Editorial: Shopping Locally During the Holidays

By Becky O’Malley
Friday November 24, 2006

Today (the day after Thanksgiving) is widely believed to be the biggest shopping day of the year in the United States. Actually, according to the invaluable and entertaining Wikipedia, the days before and after Christmas are days when more retail dollars change hands, but Black Friday, as it’s called, wins out in terms of bodies on the streets and in the malls, though some of them are just shopping, not buying. One folk explanation for the name is that retailers finally make it into the black on that day after almost a year of red ink.  

Actions generate re-actions, so P.C. wannabes, nostalgic for the counter-culture, have been trying to re-brand Black Friday as “buy nothing day.” The implication is that all commerce is inherently bad, and a lot of sanctimonious Berkeleyans with pursed lips would agree. Having a good number of Puritans in my gene pool, I was almost persuaded of that theory for a while. What changed my mind was meeting a distant German relative in Hamburg. He explained proudly (or defensively) that his family, like many in that northern port city, were not the kind of Germans who’d started the big wars of the 20th century. “War’s bad for trade,” he said, so merchants like him have always opposed war. Makes sense.  

This is not an endorsement of unbridled global capitalism, which has done a lot to damage the reputation of business. Or of the kinds of mega-businesses which seem to have taken over the Chambers of Commerce in Berkeley, Oakland and Richmond, and which tried in the last election to take over the governments in those cities. Richmonders in particular seem to have said an emphatic no to the Chamber’s political pushiness, with Green candidate Gayle McLaughlin beating off the thousands of dollars spent by the Chamber’s “RichPAC” to defeat her. 

We’ve gotten suggestions from readers that people who don’t approve of the actions of the Chamber PAC should stop shopping in Berkeley or Oakland or Richmond. That’s a very poor idea, particularly since the vast majority of local retailers don’t belong to the Chambers. When we shop close to home, sales taxes come back to benefit local government, so it’s a good investment.  

Other anti-shoppers decry what they perceive as an excessive emphasis on consumption. But “re-use” is one of the three corners of the environmental triangle, and there are many retailers in the urban East Bay who make meeting this goal easier. Urban Ore, at the corner of Ashby and Seventh Street in Berkeley, is an awesome emporium covering many square feet of all things reusable around the house, from bathtubs to books. Berkeley’s used books stores are world-famous, on Telegraph and elsewhere. The area around the Ashby Bart station is home to many antique and second-hand merchants, and the weekend flea market in the BART parking lot is delightful. Used clothing can be found at lots of stores, from basic to fancy. Men in particular swear by Out of the Closet on University, which benefits HIV/AIDS victims. There are specialty used clothing stores for all kinds of people: stout ladies, kids, punks.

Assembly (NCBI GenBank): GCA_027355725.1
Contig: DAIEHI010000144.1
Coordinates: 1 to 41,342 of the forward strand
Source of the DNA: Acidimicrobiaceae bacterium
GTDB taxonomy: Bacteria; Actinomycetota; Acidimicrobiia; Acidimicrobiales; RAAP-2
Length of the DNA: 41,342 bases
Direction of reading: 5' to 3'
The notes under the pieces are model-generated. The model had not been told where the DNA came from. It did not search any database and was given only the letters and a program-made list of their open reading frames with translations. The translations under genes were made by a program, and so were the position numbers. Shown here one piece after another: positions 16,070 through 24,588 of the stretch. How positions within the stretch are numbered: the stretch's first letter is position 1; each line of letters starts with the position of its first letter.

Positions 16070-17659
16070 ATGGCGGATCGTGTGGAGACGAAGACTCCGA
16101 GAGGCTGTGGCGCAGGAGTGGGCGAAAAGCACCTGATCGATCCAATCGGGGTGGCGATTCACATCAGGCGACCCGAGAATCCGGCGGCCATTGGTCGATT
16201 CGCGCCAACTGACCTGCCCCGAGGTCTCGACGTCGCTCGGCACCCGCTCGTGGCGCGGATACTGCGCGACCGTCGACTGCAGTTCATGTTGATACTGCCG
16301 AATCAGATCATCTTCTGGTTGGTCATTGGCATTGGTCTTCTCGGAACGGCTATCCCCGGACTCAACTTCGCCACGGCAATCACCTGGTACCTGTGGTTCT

Another frequently heard complaint is that many new items are now manufactured in other countries under dubious working conditions. The best way to enjoy the pleasures of international shopping without supporting sweatshops is to patronize the many local stores which offer now fair-trade merchandise. Global Exchange, on the corner of College and Russell in the Elmwood, is the grandmother of fair-trade retail. Everything in their stock has a carefully vetted political pedigree—tags tell inspiring stories about worker-run collectives in India and independent artists in Mexico.  

And of course the most successful small industry in the urban East Bay, starting in Berkeley and spreading out, has been the food business. The winter solstice is a traditional time for consumption of luxurious caloric treats, and our bakeries are ready and willing to help in that effort. Crixa Cakes, conveniently located across the street from the Berkeley Bowl, sells pastries which are easily as good as anything one might find in Budapest or Vienna (and here we must acknowledge that they are an anchor Planet advertiser, but we’d patronize them even if they weren’t). Our bread bakers are world-renowned.  

Farmers’ markets are open somewhere in the urban East Bay every day except Monday, and they offer all kinds of locally produced goodies for gifting. Hand-made crafts are another lively local industry you can support with your shopping dollars—they can be found at the farmers’ markets, on Telegraph in Berkeley, and elsewhere.  

The very best thing about shopping locally is that you can avoid the traffic you’d find at the malls on Black Friday. In our East Bay cities, these businesses or others like them are usually located within easy walking distance of home. We’d like to get suggestions from our readers about other local businesses that they recommend—if we get enough, we’ll do a special feature on them in December.